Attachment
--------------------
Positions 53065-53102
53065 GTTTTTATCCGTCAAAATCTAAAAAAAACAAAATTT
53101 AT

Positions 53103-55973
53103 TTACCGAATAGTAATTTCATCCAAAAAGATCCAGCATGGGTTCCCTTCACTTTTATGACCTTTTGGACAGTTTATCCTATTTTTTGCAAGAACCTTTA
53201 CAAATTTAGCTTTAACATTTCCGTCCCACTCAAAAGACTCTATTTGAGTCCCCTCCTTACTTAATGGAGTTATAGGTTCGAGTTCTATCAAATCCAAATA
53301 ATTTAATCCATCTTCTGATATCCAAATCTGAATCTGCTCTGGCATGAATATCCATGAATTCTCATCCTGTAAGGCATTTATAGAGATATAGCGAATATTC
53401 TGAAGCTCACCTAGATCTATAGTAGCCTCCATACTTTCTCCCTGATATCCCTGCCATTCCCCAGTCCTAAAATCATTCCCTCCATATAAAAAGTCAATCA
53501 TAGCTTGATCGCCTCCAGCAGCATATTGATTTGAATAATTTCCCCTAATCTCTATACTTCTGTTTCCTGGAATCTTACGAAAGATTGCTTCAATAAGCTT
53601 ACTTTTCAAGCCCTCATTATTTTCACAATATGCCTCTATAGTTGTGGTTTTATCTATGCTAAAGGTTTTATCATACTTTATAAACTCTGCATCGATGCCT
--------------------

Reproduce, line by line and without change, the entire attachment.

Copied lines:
Positions 53065-53102
53065 GTTTTTATCCGTCAAAATCTAAAAAAAACAAAATTT
53101 AT

Positions 53103-55973
53103 TTACCGAATAGTAATTTCATCCAAAAAGATCCAGCATGGGTTCCCTTCACTTTTATGACCTTTTGGACAGTTTATCCTATTTTTTGCAAGAACCTTTA
53201 CAAATTTAGCTTTAACATTTCCGTCCCACTCAAAAGACTCTATTTGAGTCCCCTCCTTACTTAATGGAGTTATAGGTTCGAGTTCTATCAAATCCAAATA
53301 ATTTAATCCATCTTCTGATATCCAAATCTGAATCTGCTCTGGCATGAATATCCATGAATTCTCATCCTGTAAGGCATTTATAGAGATATAGCGAATATTC
53401 TGAAGCTCACCTAGATCTATAGTAGCCTCCATACTTTCTCCCTGATATCCCTGCCATTCCCCAGTCCTAAAATCATTCCCTCCATATAAAAAGTCAATCA
53501 TAGCTTGATCGCCTCCAGCAGCATATTGATTTGAATAATTTCCCCTAATCTCTATACTTCTGTTTCCTGGAATCTTACGAAAGATTGCTTCAATAAGCTT
53601 ACTTTTCAAGCCCTCATTATTTTCACAATATGCCTCTATAGTTGTGGTTTTATCTATGCTAAAGGTTTTATCATACTTTATAAACTCTGCATCGATGCCT